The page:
Sale and Purchase Agreement Clauses NZ: What You Need to Know

When it comes to buying or selling property in New Zealand, one of the most important documents you`ll need to understand is the Sale and Purchase Agreement (SPA). This legal contract sets out the terms and conditions of the sale, including important clauses that protect both the buyer and the seller. Here are some of the key clauses to be aware of when reviewing an SPA in New Zealand.

1. Settlement Date

The settlement date is the day on which the ownership of the property is transferred from the seller to the buyer. This date is typically set several weeks after the SPA is signed, to allow time for the buyer to arrange finance and for any necessary inspections or repairs to be completed. It`s important to ensure that the settlement date is realistic and works for both parties.

2. Deposit

The deposit is a sum of money that the buyer pays as a sign of good faith, and to show their commitment to the purchase. In New Zealand, the deposit is typically 10% of the purchase price, although this can be negotiated. The parties should agree on how the deposit will be held, and what will happen to it if the sale falls through.

3. LIM Report

The Land Information Memorandum (LIM) is a report that provides information about the property, such as its zoning, building consents, and any other factors that may affect its value or use. The SPA should include a clause that makes the sale conditional on the buyer receiving a satisfactory LIM report, and allows them to withdraw from the sale if the report reveals any significant issues.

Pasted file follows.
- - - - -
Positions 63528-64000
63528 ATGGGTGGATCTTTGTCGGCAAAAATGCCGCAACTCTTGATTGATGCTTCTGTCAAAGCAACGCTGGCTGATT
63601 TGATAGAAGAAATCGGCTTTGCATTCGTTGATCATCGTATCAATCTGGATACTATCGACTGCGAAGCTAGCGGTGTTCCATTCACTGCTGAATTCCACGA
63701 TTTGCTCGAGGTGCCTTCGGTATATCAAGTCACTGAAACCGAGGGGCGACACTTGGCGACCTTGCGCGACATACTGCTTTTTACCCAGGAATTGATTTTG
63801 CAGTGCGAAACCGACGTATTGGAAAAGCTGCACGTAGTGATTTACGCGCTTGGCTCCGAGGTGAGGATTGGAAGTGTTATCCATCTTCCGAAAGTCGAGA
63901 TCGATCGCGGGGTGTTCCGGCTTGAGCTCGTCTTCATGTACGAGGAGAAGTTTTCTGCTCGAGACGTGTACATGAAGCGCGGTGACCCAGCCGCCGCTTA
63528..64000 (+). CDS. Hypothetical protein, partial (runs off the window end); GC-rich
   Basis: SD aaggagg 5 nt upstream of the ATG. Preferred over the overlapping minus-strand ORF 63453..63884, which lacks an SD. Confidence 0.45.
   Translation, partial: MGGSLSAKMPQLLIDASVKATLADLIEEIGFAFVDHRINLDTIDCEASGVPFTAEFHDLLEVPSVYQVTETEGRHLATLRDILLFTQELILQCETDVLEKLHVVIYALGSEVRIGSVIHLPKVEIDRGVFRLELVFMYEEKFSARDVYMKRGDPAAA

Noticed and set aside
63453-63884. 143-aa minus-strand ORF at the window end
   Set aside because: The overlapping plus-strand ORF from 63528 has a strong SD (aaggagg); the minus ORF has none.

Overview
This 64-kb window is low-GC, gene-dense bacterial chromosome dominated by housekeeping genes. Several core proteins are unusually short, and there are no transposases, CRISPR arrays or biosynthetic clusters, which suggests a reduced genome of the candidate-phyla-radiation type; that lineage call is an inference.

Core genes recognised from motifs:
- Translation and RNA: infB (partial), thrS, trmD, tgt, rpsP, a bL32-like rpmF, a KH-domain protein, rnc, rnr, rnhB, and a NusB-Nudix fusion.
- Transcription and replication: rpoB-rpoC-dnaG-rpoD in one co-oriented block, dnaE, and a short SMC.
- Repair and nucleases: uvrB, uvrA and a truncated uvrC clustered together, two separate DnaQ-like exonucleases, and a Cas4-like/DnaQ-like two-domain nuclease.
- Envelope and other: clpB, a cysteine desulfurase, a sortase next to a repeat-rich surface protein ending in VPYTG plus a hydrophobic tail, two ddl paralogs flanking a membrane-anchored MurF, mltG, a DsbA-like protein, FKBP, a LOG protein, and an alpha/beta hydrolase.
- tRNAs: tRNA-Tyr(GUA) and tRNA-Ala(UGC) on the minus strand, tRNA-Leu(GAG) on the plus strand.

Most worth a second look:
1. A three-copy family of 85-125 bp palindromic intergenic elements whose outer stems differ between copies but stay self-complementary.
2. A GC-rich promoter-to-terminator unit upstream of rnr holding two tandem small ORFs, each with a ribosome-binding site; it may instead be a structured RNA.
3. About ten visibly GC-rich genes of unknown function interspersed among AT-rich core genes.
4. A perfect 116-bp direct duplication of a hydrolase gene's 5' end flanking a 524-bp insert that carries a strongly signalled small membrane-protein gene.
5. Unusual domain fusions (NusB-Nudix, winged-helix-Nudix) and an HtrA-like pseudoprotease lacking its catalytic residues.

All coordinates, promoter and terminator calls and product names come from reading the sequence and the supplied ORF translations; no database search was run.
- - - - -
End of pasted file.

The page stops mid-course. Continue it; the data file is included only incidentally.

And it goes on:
4. Chattels

Chattels are movable items that are included in the sale, such as appliances, curtains, and light fittings. The SPA should specify which chattels are included in the sale, and their condition at the time of the sale. If there are any disputes over chattels, the SPA should include a process for resolving them.

5. Vendor`s warranties

The vendor`s warranties clause is a promise by the seller that they have provided accurate and complete information about the property, and that there are no undisclosed defects or issues. This clause is important because it gives the buyer some protection against any surprises that may arise after the sale. The warranties should be clear and specific, and any exclusions should be noted.


The Sale and Purchase Agreement is a critical document in any property transaction in New Zealand. By understanding the key clauses that are typically included, both buyers and sellers can protect their interests and ensure a smooth and successful sale. It`s important to work with a qualified lawyer or conveyancer who can guide you through the SPA process and provide expert advice on any issues that may arise.